WASHINGTON — Canada is being pressed for freer trade in online goods by a number of American states, with eight state governors writing a letter seeking an expansion of Canada's low limits for online, duty-free purchases.
Their letter to Foreign Affairs Minister Chrystia Freeland and U.S. trade czar Robert Lighthizer says the NAFTA talks are an opportunity to review the $20 limit for what Canadians can buy online without paying duties on foreign goods.
Canada has one of the strictest duty-free limits in the world for online goods — a mere fraction of the $800 Americans can spend on sites like Amazon and eBay without paying an import fee.
"Canada's ... threshold remains among the lowest in the industrialized world," says the Nov. 21 letter, signed by the governors of Connecticut, Massachusetts, Maine, Maryland, Montana, Oregon, Utah and Virginia.
"Canada's low threshold for the collection of duty and tax creates unnecessary price increases for Canadian consumers and hinders North American manufacturers' supply chains on both sides of our shared border ...
"A modernization of the Canadian de minimis level would be beneficial to both countries."
Changing Canada's limit is a high priority for the U.S. side in NAFTA talks.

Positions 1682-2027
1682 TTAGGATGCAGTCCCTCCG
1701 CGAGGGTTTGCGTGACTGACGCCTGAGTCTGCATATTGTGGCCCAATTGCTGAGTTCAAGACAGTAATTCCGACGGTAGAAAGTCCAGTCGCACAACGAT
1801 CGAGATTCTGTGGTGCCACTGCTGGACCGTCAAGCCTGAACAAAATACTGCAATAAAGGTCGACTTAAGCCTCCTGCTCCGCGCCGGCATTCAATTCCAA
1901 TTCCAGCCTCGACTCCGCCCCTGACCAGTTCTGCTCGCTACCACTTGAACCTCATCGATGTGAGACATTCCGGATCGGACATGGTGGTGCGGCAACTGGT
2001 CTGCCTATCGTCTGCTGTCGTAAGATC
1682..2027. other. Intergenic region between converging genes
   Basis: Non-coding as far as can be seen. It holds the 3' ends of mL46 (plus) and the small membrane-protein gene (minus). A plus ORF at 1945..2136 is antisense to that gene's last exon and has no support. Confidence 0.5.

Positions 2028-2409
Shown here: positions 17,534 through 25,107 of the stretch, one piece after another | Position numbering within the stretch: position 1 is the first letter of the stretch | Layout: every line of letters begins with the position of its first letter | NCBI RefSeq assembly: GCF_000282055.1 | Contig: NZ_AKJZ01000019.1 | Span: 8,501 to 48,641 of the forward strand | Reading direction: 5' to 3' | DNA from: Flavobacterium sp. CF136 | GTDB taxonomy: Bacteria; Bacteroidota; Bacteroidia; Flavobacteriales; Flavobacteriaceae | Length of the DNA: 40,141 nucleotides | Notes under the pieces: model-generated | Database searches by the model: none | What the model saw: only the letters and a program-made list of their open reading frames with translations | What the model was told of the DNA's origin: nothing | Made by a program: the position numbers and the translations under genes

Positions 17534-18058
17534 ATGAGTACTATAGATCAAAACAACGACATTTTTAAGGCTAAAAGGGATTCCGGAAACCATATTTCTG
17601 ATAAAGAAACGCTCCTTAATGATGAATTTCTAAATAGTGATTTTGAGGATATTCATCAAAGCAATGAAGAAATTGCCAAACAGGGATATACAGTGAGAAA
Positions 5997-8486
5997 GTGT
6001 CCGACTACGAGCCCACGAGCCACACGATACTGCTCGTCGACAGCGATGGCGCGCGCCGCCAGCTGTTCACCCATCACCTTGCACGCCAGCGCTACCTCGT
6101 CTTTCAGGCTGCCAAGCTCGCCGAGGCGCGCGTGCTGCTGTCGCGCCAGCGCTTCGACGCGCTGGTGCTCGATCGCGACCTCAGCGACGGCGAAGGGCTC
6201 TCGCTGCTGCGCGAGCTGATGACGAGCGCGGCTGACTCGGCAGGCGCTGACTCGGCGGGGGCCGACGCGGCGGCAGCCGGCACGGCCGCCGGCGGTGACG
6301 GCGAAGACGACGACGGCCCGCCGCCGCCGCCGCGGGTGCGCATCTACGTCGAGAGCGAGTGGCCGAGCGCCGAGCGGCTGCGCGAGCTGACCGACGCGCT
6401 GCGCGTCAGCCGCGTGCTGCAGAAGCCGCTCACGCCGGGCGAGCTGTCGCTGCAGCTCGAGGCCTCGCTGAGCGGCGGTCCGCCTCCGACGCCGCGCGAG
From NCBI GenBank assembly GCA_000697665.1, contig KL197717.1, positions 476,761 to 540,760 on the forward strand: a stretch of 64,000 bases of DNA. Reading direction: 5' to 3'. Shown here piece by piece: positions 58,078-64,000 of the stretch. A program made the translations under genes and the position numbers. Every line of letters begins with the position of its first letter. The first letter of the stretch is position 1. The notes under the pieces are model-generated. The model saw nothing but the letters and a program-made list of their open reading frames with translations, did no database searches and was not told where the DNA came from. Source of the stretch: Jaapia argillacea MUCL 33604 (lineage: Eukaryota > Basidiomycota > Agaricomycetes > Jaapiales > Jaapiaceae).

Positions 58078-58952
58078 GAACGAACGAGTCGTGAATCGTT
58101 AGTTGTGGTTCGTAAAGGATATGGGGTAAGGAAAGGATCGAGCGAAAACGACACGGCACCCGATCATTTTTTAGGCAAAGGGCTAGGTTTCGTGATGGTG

An American source familiar with the talks tells The Canadian Press that's one reason the U.S. mentions the issue in its published list of negotiating objectives, which sets a specific $800 target.
The source says it's no accident that other U.S. demands are vaguely worded and devoid of hard numbers to leave negotiating room; the demand to change the limit known as "de minimis," on the other hand, is clear and unequivocal.
The change is being fought by retailers within Canada.
They say it would not only send customers abroad, damaging domestic vendors while they're making investments in new online platforms. But they say it's also patently unfair — foreign competitors would get tax advantages not enjoyed by vendors in Canada.
The Retail Council of Canada says a higher limit could create an uneven playing field to the detriment of domestic vendors — who are stuck charging federal and provincial sales taxes which average 12.3 per cent across the country.
They say the U.S. doesn't have similar concerns — the U.S. has no federal sales tax.
"There is no comparison between Canada and the U.S.," the council says on its website.
"The United States does not have a federal sales tax, so there is no tax advantage created for inbound shipments. The U.S. also does not collect state and local sales taxes at the border or for interstate shipments."
The U.S. also dominates the online retail space, the council notes: only 22 per cent of U.S. customers report having made a purchase from a foreign seller, compared with 67 per cent of Canadians.
The Canadian retail council also points to the experience in Australia.
The government there had raised the duty-free limit to $1,000 and is now backtracking in dramatic fashion. Next year it will move the tax-free limit down to zero and apply the GST on all imports. The reason cited on an Australian government website: "Removing a distortionary tax advantage to foreign businesses ... to close down loopholes and prevent tax avoidance."
The U.S. push for changes is not new — raising Canada's de minimis level was also a priority of the Obama administration.